At what hour is the sun right above us. Us = pronoun (object of preposition) Above =. preposition Right. = Adv modifying the prepositional phrase The determiner Sun noun Is. linking ...
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0answers
30 views

A formal term/phrase for “geeking out”?

I'm trying to convey in an essay that I often find a piece of information (an esoteric mathematical equation, to be exact) and get really excited. Is the following sentence not appropriate for a ...
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2answers
87 views

How do you read the symbol “x” when used instead of a preposition?

For example: “Adidas x Stella McCartney “ or “Stan Smith x Adidas” One of the most known uses I can think of is on “SXSW” and here the “X” is read as “By.” Is it correct to use it instead of the ...
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14 views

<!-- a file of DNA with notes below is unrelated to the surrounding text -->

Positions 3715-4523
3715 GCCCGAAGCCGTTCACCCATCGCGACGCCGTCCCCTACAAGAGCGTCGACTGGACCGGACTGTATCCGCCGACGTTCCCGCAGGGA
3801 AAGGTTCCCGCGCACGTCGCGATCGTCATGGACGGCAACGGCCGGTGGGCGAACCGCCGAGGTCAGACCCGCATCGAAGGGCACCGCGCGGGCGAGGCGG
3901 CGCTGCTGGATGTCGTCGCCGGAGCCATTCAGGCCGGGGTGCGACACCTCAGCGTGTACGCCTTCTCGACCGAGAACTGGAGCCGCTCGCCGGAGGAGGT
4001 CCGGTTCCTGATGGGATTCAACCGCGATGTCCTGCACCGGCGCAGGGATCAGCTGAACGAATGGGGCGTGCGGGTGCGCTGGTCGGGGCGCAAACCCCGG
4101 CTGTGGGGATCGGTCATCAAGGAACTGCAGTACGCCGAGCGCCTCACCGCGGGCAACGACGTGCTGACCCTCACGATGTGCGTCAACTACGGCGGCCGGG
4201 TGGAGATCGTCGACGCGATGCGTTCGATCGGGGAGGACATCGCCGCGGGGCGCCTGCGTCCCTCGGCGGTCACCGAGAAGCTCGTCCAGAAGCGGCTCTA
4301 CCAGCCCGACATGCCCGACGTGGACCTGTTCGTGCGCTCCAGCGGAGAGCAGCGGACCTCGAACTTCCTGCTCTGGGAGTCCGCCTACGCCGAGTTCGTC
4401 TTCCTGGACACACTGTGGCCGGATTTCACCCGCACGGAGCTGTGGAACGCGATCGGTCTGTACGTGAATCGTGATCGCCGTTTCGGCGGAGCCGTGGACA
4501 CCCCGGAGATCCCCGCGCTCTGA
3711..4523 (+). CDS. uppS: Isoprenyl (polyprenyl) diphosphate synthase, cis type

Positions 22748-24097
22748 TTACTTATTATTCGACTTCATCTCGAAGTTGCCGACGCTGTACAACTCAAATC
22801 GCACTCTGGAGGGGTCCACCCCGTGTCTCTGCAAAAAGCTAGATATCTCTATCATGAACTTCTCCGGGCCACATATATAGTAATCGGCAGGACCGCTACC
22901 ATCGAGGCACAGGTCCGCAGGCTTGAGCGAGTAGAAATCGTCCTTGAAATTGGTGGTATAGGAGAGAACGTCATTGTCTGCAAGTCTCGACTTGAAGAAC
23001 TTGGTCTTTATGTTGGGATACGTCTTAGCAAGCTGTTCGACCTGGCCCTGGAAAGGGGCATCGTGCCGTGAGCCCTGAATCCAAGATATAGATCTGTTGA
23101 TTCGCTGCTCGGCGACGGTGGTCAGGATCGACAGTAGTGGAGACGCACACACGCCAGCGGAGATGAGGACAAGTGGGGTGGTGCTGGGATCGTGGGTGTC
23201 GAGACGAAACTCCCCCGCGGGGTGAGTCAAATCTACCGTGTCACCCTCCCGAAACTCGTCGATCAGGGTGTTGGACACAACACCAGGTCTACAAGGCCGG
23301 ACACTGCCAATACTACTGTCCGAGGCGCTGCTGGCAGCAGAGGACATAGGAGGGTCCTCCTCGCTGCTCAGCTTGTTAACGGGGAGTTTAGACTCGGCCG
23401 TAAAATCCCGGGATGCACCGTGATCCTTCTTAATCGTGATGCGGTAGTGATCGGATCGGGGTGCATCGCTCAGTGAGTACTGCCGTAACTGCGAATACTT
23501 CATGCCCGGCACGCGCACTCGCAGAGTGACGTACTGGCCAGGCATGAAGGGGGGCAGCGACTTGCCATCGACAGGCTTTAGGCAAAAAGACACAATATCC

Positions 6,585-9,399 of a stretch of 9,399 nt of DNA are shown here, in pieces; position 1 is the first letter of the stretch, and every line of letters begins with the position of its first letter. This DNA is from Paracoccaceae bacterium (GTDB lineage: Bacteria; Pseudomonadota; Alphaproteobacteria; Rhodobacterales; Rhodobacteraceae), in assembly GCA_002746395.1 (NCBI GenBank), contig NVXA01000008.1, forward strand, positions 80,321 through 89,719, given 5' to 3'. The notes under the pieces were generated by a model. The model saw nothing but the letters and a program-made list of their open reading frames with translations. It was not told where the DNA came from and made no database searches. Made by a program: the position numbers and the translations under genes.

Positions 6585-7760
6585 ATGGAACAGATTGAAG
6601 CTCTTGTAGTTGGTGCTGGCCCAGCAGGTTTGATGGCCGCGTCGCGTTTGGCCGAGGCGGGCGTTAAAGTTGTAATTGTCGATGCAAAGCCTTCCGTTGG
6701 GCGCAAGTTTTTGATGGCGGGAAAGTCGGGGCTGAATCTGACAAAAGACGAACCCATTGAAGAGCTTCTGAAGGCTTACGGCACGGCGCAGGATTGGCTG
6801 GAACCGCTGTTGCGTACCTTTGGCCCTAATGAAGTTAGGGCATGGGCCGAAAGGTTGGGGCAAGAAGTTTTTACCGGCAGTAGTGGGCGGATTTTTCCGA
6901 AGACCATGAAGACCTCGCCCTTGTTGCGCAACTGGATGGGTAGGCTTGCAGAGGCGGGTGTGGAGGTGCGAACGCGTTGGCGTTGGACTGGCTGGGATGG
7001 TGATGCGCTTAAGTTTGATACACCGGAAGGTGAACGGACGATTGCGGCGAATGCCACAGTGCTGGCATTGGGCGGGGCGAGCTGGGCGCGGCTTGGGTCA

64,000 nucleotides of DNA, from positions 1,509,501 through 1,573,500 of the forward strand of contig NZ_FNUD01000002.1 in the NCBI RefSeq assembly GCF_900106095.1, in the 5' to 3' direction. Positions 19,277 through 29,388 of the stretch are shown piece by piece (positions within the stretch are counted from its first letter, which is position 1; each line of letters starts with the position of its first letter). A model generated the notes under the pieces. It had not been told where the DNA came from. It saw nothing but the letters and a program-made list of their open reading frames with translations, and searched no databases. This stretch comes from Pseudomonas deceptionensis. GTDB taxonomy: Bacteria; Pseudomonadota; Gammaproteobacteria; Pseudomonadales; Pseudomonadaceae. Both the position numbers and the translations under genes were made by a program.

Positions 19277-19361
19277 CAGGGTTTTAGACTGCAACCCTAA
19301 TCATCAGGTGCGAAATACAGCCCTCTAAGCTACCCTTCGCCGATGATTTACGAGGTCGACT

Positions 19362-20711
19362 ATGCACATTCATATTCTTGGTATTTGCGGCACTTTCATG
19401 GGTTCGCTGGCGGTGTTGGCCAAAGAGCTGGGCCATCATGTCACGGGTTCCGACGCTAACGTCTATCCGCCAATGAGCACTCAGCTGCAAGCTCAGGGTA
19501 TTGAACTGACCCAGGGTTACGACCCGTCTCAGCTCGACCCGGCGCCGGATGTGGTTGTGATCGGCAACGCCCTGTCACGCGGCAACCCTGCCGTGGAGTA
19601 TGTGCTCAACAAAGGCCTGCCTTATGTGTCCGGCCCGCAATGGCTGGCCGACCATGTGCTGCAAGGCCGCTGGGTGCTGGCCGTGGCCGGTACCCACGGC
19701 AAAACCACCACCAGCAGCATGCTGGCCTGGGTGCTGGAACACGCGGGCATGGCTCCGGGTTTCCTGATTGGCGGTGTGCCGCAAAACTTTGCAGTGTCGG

Adjectival prepositional phrase as a noun modifier

Does an adjectival prepositional phrase always immediately follow a noun phrase that it modifies? If not, could you please give an example where the above is not true? Actually I can't think of one ...
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0answers
24 views

The possessive “Have”

We have two sentences given below: 'I have an idea in my mind' 'I have the key in my pocket' In the above examples, what are the prepositional phrases modifying? Are they Modifying the verb ...
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1answer
54 views

Is this sentence missing a noun?

I know in some cases a prepositional phrase can be a complement to another prepositional phrase, but this sentence just sounds like it is missing a noun. So I made myself this little promise that I ...
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0answers
36 views

Adverb as a modifier

We have a sentence given below: I'll see you sometime in the afternoon. In the above sentence, 'sometime' is an adverb, modifying the PP: 'in the afternoon.' The adverb 'sometime' can be expanded ...